From C to Go
My journey jumping 50 years into the future by transitioning from C to Go.
How it started – Being in the embedded programming industry for more than 30 years, C was until recently practically the only real programming environment to build projects for a large variety of platforms. Go finally provides a modern alternative.
Hello World in Go vs C – Although the Hello World programs for C and Go look surprisingly similar, there are important differences in the concepts of both languages. By showing these differences in a small example program like Hello World, it is easier to understand the differences how development of larger projects in Go should be approached.
Variables in Go – The declaration of variables in Go is slightly different from the way it is done in C. The main differences are explained here. The example program also shows an inherent design flaw in Go regarding detecting shadowing global variables by local variables sharing the same name.
Parallel processing in Go – Parallel processing is not just possible in Go, it is the core functionality. The programming statement go is defined for doing just that, starting new goroutines. An example program is discussed here where two processes run in parallel and the main routine only exits after both routines have completed. This example program can used as a simple template for build your own parallel programs.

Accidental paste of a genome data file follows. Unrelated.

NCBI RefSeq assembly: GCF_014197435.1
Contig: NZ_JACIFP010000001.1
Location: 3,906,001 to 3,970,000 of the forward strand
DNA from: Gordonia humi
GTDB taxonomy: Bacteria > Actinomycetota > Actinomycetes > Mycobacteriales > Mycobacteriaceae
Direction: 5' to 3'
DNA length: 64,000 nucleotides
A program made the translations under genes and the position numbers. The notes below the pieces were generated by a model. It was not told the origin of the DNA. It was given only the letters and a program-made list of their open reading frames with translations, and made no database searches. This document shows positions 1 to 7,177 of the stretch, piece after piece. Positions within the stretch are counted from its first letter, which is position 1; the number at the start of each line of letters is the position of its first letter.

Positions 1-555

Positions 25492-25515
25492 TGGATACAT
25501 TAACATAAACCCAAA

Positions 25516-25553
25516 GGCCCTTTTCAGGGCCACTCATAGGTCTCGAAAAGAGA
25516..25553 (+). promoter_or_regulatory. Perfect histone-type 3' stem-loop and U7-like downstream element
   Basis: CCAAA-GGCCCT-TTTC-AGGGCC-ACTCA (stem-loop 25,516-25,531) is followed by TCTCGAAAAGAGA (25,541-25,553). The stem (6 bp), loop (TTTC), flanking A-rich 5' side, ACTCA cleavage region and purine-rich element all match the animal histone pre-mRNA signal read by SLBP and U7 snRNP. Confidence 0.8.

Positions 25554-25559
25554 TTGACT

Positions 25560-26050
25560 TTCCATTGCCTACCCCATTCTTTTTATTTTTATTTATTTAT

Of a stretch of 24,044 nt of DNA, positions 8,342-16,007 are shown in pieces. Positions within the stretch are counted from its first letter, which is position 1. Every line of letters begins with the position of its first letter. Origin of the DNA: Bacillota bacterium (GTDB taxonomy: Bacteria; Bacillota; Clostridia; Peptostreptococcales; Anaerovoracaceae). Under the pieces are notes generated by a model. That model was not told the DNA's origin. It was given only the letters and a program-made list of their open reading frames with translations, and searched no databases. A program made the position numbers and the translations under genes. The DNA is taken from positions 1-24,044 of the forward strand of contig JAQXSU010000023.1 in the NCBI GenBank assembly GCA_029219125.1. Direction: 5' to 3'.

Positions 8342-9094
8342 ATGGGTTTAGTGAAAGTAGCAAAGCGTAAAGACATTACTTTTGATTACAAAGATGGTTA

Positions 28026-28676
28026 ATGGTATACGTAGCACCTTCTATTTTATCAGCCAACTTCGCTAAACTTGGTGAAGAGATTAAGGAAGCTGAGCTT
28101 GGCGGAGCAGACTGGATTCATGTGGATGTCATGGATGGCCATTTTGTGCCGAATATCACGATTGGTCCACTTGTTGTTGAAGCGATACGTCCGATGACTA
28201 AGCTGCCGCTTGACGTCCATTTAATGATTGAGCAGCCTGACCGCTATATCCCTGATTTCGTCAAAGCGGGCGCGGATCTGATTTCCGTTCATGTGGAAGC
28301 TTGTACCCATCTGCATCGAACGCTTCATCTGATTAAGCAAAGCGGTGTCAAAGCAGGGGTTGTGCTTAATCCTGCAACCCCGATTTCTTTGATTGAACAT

Synchronizing Goroutines – In many cases it is necessary to synchronize running goroutines with each other. This example shows a simple way to do that with one variable which contains the state of the outer main program loop. For cases where more sophisticated synchronization is needed, Go
channels can be used, which are discussed in other examples.
Calling C from Go – Go is designed to be the twentyfirst century replacement for C. Its target audience is the experienced C programmer who needs a robust programming language for system programming. This page explains with an example how existing C code can be imported and reused in a Go program.
Shared Memory Access – Shared memory can be used as a way store resources used by multiple resources, but data corruption may take place when multiple goroutines try to change the same information at the same time. This example shows the wrong and correct way to used shared resources. The example also shows how easy it is to spawn a million goroutines in a matter of seconds on relatively modest hardware.
Time (to come) and Go – Time is an important concept in a programming language. It can be represented in either an absolute way as a reference to the time in the outside world, or in a relative way for internal time measurement and calculations in a Go program itself. The way time has been implemented in Go, including some common problems, is discussed with examples.
Go as a Web Server – One of the main reasons for me to start the C to Go transition is the need for a flexible scalable web server which can be embedded in existing or new applications. The example discussed in this page discusses the first simple web server in Go which in a few lines of code can both send and receive data to and from clients.
All trails have more uphill sections than they have level or downhill sections.
SHEDENHELM'S LAW OF BACKPACKING